back of his head. After bouncing off the head of Karl Ivanovich Shusterling,
the hammer head flew back, hit down the ice-cream seller again, threw two
fighting cats off the roof, turned a cow upside down, killed four sparrows and
flew back into the smithy and sat back on its handle, which the smith was
holding in his right hand. All that happened so fast, that the smith had not
noticed anything and still kept on forging the horseshoe.
-- Well, since a tale about a smith has already been written, I will write a tale
about myself,-- said Vanya and wrote:
"Once upon a time there was a kid Vanya..."
-- The tale about Vanya has already been written,-- said Lenochka.-- Once
upon a time there was a kid Vanya, and one day he came to...
-- Wait,-- said Vanya,-- I was going to write a tale about myself.
-- A tale about you has allready been written too,-- said Lenochka.
-- This can't be so! -- said Vanya.
-- I am telling you, it has,-- said Lenochka,
-- Where is it, then? -- Vanya was surprised.
-- Buy a "Chizh" magazine, issue number 7 and there you will read a tale
about yourself,-- said Lenochka.
Vanya bought "Chizh" number 7 and read exactly the same tale, that you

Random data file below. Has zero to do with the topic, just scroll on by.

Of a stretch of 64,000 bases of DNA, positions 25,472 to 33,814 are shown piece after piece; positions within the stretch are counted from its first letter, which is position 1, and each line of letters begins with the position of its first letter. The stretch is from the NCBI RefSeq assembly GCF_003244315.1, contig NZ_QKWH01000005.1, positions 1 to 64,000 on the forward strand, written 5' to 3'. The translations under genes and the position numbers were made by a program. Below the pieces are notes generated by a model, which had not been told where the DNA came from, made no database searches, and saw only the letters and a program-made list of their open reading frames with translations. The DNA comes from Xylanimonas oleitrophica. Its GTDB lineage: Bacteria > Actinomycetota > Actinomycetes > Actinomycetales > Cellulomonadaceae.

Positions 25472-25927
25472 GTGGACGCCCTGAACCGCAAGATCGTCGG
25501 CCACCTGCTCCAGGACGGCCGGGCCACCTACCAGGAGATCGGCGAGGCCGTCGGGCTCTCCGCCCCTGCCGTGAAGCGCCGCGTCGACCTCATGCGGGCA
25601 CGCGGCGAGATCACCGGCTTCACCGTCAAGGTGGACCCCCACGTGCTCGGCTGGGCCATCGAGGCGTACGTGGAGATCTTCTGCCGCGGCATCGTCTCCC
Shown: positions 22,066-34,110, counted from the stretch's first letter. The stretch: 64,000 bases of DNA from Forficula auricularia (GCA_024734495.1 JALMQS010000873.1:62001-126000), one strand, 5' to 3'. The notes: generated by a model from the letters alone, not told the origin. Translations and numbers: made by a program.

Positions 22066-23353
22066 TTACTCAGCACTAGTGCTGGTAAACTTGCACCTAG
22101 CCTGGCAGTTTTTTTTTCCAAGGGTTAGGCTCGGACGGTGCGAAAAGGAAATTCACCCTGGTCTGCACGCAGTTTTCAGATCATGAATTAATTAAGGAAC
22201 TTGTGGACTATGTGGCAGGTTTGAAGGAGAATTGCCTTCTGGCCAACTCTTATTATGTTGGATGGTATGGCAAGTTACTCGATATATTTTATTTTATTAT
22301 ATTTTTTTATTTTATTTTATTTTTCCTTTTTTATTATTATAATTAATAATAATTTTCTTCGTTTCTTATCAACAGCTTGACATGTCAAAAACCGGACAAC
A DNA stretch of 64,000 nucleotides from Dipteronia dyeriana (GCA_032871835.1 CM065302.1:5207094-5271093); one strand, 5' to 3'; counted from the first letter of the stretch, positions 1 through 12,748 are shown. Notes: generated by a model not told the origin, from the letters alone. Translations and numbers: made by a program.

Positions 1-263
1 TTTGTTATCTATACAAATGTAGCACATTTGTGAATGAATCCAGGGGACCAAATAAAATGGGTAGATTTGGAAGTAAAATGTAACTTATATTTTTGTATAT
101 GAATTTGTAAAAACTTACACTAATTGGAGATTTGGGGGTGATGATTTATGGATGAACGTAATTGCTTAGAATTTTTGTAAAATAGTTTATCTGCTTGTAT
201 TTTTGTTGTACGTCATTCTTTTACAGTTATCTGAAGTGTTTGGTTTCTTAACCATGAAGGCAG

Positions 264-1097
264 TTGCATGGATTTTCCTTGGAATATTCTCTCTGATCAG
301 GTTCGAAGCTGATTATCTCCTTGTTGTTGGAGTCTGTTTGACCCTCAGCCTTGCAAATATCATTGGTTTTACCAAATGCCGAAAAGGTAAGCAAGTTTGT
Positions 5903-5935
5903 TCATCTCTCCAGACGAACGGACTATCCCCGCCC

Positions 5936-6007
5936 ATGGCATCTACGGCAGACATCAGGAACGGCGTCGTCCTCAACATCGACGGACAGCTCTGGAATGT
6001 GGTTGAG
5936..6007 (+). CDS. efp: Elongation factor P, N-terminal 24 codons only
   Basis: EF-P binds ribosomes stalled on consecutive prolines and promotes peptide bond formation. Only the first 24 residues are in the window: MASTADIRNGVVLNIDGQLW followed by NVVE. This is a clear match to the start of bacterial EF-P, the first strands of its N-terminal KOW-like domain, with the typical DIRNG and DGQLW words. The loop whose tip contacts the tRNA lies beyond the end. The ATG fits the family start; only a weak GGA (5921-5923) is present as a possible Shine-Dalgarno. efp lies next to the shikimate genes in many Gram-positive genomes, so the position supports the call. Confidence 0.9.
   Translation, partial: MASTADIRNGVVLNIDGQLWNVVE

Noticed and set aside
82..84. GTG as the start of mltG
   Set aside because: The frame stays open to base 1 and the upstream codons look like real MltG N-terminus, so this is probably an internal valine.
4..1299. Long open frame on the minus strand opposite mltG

have just read.
20

1935

A Letter to T. A. Meyer-Lipavsky
Translated by Serge Winitzki

Dear Tamara Aleksandrovna, Valentina Efimovna, Leonid Savelyevich,


Yakov Semyonovich, and Valentina Efimovna.

Send my greetings to Leonid Savelyevich, Valentina Efimovna, and Yakov


Semyonovich.
How are you doing, dear Tamara Aleksandrovna, Valentina Efimovna,
Leonid Savelyevich, and Yakov Semyonovich? What is new with Valentina
Efimovna? Please do write to me, dear Valentina Efimovna, about how
Yakov Semyonovich and Leonid Savelyevich are feeling.
I missed you very much, dear Tamara Aleksandrovna, and also Valentina
Efimovna, and Leonid Savelyevich, and Yakov Semyonovich. And what
about Leonid Savelyevich, is he still at the dacha or already returned? If he is
back, please send him my greetings. And also my greetings to Valentina
Efimovna, Leonid Savelyevich, and Tamara Aleksandrovna. All of you are so
much on my mind that at times it seems I could never forget you. Valentina
Efimovna stands so lifelike before my eyes, and even Leonid Savelyevich is
rather lifelike. Yakov Semyonovich is to me like a brother and a sister, and
also you are like a sister or at the very least a cousin. Leonid Savelyevich is to
me like a brother-in-law and also Valentina Efimovna like a relative of sorts.